Serge Ibaka Q&A: Food, fashion, and being 'Mr. International'
In the midst of one of the best starts to a season in his 10-year career, Toronto Raptors big man Serge Ibaka dropped into theScore's offices for the debut episode of "Thanks For Stopping By." In between answering fan questions and drumming up the courage to taste exotic delicacies, Ibaka discussed a variety of topics.
Here are some of the soundbites from the cutting room floor.
Off the court
On the elusive meaning of Mafuzzy: Maybe next time (I'll tell you). We'd have to do a special episode just for that. Mafuzzy means a lot of things. It's a world.
On being multilingual: They call me Mr. International. I speak four languages; Lingala, French, Spanish, English, and a little bit of Catalan, that's from Barcelona - so four-and-a-half. I had to (teach myself Spanish), I didn't have a choice. No lessons, I just picked it up when I was in Spain.
On Mr. International's love for Toronto: Toronto fits me perfect. You have a lot of people from all parts of the world, different cultures. I just love it, man. Every time I ask someone 'where are you from?' ... 'Oh, I'm from Russia,' or 'I'm from Greece,' or 'I'm Italian.' I never met somebody who says 'I'm from Toronto,' or 'I'm from Canada.' That's the beautiful part of living here.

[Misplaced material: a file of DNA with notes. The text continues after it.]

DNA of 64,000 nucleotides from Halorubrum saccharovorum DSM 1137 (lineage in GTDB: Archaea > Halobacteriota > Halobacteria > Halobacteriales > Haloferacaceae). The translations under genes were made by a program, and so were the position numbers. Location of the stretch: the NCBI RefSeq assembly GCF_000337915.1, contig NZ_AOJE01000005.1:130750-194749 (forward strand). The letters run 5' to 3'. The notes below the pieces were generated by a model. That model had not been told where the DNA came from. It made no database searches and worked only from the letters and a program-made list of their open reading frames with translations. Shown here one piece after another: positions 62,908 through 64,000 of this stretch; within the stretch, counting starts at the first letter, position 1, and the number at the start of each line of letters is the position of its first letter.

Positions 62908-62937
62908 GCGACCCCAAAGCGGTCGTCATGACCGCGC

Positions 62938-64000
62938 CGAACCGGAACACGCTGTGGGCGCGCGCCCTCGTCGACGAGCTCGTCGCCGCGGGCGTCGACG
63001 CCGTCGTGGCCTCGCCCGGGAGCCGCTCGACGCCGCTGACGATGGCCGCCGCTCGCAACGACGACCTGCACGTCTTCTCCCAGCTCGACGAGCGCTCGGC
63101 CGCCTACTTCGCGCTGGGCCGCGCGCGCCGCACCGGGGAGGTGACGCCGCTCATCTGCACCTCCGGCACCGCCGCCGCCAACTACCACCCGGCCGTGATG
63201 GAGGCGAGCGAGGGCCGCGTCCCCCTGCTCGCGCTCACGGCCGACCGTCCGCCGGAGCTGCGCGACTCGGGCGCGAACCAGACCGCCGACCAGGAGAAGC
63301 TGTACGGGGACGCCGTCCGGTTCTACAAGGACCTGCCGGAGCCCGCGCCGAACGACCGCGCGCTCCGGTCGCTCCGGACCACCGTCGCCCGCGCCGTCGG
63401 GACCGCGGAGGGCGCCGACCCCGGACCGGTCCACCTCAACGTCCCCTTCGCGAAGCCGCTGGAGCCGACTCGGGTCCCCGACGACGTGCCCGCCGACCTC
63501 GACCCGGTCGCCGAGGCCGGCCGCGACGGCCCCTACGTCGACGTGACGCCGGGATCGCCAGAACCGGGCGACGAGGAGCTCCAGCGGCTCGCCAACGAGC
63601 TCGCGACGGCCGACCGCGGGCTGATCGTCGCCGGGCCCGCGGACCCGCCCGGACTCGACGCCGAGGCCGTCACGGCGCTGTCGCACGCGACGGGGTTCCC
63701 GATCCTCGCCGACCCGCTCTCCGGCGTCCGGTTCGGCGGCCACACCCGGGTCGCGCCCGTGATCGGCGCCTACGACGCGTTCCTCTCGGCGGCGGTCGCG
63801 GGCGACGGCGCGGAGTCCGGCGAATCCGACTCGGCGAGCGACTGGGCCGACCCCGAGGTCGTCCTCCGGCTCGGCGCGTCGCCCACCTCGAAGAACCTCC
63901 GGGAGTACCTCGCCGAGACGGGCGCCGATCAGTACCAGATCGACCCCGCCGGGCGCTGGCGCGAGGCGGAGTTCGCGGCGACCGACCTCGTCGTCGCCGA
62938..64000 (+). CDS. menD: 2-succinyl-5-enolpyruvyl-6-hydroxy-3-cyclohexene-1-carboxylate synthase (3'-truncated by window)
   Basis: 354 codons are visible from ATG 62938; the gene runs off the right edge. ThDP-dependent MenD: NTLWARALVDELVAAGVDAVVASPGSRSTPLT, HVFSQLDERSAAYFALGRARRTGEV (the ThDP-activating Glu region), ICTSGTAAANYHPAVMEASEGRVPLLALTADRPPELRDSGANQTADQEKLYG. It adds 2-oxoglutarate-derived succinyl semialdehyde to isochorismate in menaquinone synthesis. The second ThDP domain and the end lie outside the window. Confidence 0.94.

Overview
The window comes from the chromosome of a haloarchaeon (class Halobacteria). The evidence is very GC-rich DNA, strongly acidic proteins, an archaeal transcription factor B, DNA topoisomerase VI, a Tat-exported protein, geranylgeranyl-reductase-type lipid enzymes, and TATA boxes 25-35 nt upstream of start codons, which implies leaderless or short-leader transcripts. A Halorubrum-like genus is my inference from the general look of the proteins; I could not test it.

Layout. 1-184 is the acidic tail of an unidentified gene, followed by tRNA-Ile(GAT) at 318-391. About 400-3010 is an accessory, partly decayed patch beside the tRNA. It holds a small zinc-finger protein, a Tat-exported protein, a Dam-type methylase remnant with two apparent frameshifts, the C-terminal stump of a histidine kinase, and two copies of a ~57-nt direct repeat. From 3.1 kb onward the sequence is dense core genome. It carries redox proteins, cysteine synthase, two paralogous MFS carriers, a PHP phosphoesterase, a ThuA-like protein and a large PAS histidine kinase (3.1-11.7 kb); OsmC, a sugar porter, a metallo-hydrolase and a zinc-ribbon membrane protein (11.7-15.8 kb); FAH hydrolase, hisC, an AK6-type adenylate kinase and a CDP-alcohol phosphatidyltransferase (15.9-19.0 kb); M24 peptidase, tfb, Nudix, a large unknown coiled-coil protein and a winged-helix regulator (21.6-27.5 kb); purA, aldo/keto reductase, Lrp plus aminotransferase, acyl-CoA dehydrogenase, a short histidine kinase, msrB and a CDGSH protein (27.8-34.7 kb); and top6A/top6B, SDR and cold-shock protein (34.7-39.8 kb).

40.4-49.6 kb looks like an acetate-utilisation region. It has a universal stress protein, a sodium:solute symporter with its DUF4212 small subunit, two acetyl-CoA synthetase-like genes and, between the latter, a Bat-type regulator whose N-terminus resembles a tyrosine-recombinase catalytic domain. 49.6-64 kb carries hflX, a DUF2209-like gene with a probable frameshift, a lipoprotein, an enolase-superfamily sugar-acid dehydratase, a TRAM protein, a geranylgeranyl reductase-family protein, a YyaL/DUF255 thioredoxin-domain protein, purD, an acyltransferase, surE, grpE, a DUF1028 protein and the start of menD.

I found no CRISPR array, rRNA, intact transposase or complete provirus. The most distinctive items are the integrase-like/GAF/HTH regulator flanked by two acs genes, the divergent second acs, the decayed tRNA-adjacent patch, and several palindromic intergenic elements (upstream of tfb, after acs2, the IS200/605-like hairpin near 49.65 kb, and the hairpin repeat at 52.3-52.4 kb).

On the mission of his charity work: The Ibaka Foundation focuses on kids and orphanages. I lost my mom when I was 7. I know how hard it is to live without your mom or your dad, or both parents. At one point, I was on the street. From that moment, I always told myself, 'one day, if I make it, I'm gonna come back and give these kids the things and opportunity I didn't have.' In Toronto, we try to work with kids from the children's hospital. I did the same thing in Oklahoma City. Everywhere I live, everywhere I feel like home, I have to do something.
On his custom shoes featuring the flags of both Congos: My mom was from Democratic Republic of Congo. My dad is from Republic of Congo, and I was born there, too, in Brazzaville, but I always try to represent both Congos, because I want to represent my mom. Even though I wasn't born there (in DRC), I feel an obligation to represent my mom, too.
On the outfit he showed up in for a national TV game last month: That was to represent Africa. I don't like to be the kind of guy that when they make it, they try to forget where they come from. No matter what the situation I have right now, I'm still the kid who came from Congo, from Africa. I play for the Spanish national team, but they know and they respect that I come from Africa. I feel so proud of that, and it's my job to show the kids in Africa. When I grew up, it was hard to believe that someone can come from Africa and be big time or make it outside. I try to show kids, listen, I was born and raised in Africa. I call myself 100 percent pure man - original man from the motherland. Mafuzzy.
On the court